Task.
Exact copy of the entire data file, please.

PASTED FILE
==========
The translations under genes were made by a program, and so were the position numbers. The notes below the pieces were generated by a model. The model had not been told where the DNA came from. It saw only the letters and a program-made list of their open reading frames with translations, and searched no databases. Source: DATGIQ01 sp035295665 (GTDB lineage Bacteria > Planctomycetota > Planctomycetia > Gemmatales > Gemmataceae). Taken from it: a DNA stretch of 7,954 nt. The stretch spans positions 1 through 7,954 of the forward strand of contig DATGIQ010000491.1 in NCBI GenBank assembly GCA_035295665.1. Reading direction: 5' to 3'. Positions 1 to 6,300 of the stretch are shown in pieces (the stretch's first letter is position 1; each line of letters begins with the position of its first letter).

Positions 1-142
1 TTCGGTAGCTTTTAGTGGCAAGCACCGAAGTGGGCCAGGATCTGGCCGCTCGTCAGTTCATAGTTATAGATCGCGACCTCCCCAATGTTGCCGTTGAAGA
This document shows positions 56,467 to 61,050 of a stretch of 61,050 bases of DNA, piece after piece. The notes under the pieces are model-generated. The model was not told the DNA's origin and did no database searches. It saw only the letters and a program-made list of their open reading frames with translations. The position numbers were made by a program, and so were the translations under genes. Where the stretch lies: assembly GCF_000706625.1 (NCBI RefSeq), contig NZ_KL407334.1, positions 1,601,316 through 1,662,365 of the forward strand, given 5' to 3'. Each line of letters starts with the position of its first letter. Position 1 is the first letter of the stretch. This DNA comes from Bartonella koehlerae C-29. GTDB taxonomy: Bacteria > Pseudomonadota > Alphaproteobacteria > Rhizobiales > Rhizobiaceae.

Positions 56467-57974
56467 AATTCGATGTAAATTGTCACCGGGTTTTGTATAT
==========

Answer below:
The translations under genes were made by a program, and so were the position numbers. The notes below the pieces were generated by a model. The model had not been told where the DNA came from. It saw only the letters and a program-made list of their open reading frames with translations, and searched no databases. Source: DATGIQ01 sp035295665 (GTDB lineage Bacteria > Planctomycetota > Planctomycetia > Gemmatales > Gemmataceae). Taken from it: a DNA stretch of 7,954 nt. The stretch spans positions 1 through 7,954 of the forward strand of contig DATGIQ010000491.1 in NCBI GenBank assembly GCA_035295665.1. Reading direction: 5' to 3'. Positions 1 to 6,300 of the stretch are shown in pieces (the stretch's first letter is position 1; each line of letters begins with the position of its first letter).

Positions 1-142
1 TTCGGTAGCTTTTAGTGGCAAGCACCGAAGTGGGCCAGGATCTGGCCGCTCGTCAGTTCATAGTTATAGATCGCGACCTCCCCAATGTTGCCGTTGAAGA
This document shows positions 56,467 to 61,050 of a stretch of 61,050 bases of DNA, piece after piece. The notes under the pieces are model-generated. The model was not told the DNA's origin and did no database searches. It saw only the letters and a program-made list of their open reading frames with translations. The position numbers were made by a program, and so were the translations under genes. Where the stretch lies: assembly GCF_000706625.1 (NCBI RefSeq), contig NZ_KL407334.1, positions 1,601,316 through 1,662,365 of the forward strand, given 5' to 3'. Each line of letters starts with the position of its first letter. Position 1 is the first letter of the stretch. This DNA comes from Bartonella koehlerae C-29. GTDB taxonomy: Bacteria > Pseudomonadota > Alphaproteobacteria > Rhizobiales > Rhizobiaceae.

Positions 56467-57974
56467 AATTCGATGTAAATTGTCACCGGGTTTTGTATAT